When Avram was ninety-nine years old God appeared to him and said, “I am the Almighty. Walk before Me and be perfect.” (Bereshith 17:1)
Tamim – perfect – means that there is no contradiction between one’s inner feelings and one’s external actions – that one’s actions are in perfect harmony with the feelings in one’s heart. Although every mitzvah is precious in God’s eyes, one done in such a fashion is especially dear, for it is an unequivocal declaration of Divine greatness. Because it is often difficult to achieve absolute synchronization between one’s heart and one’s actions, this praise is reserved only for the truly righteous.(1)
One who studies Torah is expected to strive to attain this quality, and if he is satisfied by superficially acting out the precepts that he has learned, he lacks an important characteristic of a Torah scholar.(2) In accordance with this, Rav Shlomo Zalman Auerbach would not give his approbation to a book on ethics unless he knew that the author’s daily life was a reflection of all that he had written. Since an approbation confirms the acceptability of the book’s author, not just its contents, he felt that such a recommendation would not be absolutely true if he gave it to someone who professed values that he did not live up to.(3)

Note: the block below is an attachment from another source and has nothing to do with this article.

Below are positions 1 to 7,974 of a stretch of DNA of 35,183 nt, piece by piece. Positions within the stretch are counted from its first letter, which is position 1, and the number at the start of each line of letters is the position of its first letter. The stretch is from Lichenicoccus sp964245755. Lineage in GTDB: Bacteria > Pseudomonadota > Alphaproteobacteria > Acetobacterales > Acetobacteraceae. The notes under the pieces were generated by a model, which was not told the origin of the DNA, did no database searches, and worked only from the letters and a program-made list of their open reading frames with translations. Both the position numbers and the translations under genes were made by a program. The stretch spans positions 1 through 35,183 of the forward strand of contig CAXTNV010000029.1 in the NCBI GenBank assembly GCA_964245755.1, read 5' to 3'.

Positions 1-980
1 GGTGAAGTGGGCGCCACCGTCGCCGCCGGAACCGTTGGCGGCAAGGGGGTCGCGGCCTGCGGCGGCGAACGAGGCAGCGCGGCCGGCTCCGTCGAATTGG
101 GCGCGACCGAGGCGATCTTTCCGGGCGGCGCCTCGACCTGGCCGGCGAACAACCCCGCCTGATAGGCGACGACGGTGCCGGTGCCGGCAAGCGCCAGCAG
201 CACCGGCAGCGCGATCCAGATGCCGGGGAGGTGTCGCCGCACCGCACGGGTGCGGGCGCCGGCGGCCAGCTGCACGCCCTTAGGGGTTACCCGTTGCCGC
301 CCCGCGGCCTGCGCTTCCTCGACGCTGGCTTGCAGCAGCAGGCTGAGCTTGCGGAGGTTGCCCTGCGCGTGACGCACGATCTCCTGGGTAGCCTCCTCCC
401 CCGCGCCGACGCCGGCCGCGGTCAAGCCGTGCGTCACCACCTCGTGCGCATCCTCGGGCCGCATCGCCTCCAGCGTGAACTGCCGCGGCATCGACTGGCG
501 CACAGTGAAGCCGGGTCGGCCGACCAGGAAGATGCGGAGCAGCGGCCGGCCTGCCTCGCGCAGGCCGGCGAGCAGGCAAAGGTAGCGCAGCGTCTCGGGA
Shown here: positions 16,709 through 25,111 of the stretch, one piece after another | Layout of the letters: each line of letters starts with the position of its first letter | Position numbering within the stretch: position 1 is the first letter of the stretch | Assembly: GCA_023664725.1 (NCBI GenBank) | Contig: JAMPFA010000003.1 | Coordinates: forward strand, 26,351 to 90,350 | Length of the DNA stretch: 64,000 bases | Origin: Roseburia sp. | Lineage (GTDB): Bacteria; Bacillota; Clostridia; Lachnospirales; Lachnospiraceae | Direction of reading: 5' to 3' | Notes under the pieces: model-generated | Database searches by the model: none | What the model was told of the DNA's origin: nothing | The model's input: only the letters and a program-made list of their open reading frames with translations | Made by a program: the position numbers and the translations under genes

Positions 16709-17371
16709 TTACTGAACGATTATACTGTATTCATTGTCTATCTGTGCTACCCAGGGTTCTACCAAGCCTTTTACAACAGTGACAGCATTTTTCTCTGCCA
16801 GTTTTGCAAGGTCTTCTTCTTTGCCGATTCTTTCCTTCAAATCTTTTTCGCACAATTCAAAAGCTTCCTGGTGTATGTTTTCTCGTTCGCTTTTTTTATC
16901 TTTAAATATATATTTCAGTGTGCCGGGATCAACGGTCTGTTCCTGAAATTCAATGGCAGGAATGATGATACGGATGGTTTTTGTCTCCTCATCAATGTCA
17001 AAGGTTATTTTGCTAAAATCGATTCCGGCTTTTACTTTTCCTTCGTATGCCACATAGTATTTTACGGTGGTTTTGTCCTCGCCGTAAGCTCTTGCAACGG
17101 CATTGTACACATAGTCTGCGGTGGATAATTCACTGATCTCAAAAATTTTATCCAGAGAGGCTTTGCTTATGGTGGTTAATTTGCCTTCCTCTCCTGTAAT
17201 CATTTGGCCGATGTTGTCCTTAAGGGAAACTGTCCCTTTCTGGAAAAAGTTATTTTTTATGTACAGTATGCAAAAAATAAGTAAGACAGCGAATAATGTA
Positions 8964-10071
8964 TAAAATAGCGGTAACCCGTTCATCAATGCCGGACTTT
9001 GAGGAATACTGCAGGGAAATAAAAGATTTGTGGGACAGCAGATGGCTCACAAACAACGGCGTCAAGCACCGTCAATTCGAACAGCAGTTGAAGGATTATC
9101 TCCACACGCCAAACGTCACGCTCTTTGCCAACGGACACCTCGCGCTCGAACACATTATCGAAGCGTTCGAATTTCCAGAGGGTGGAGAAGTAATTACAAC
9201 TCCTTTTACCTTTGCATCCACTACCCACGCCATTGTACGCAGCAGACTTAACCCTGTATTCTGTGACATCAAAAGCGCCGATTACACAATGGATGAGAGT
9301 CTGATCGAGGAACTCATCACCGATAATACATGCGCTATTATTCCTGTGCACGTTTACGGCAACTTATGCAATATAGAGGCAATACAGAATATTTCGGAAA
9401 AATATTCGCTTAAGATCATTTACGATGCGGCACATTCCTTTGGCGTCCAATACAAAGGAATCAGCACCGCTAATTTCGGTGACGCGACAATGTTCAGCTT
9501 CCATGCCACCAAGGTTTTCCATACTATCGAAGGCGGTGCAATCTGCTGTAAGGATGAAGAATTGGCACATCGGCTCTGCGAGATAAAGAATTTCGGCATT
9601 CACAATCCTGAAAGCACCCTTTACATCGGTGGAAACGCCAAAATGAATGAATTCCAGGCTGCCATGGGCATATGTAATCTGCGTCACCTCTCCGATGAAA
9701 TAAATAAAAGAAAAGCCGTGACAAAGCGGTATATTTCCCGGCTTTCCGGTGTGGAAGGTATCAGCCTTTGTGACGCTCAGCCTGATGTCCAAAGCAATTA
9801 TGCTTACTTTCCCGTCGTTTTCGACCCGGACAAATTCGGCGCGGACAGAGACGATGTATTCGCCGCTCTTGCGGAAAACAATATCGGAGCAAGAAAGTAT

In its proper form this attribute is meant to permeate every aspect of ones being, especially speech. A person who lacks tamimuth is hypocritical, saying one thing while he really means something completely different. King Dovid expressed this eloquently when he said, “Guard your tongue from evil and your lips from deception.”(4) Evil is associated with the tongue and deception with the lips, because although an evil person acts improperly, at least he does not disguise his bad intentions. Since his behavior is consistent with his intentions, he is identified with the tongue, which is a single entity. A deceitful individual, however, pretends to befriend others, while in his heart his intention is to harm them. Like the deceitful person, the lips are split across the middle and divided in two.(5)
1. Rabbeinu Bachyeh on Bereshith 17:1.
2. Yoma 72b.
3. Me’or HaGadol, p. 137.
4. Tehillim 34:14.
5. Vilna Gaon commentary on Mishlei 2:12.
Text Copyright © 2006 by Rabbi Daniel Travis and Torah.org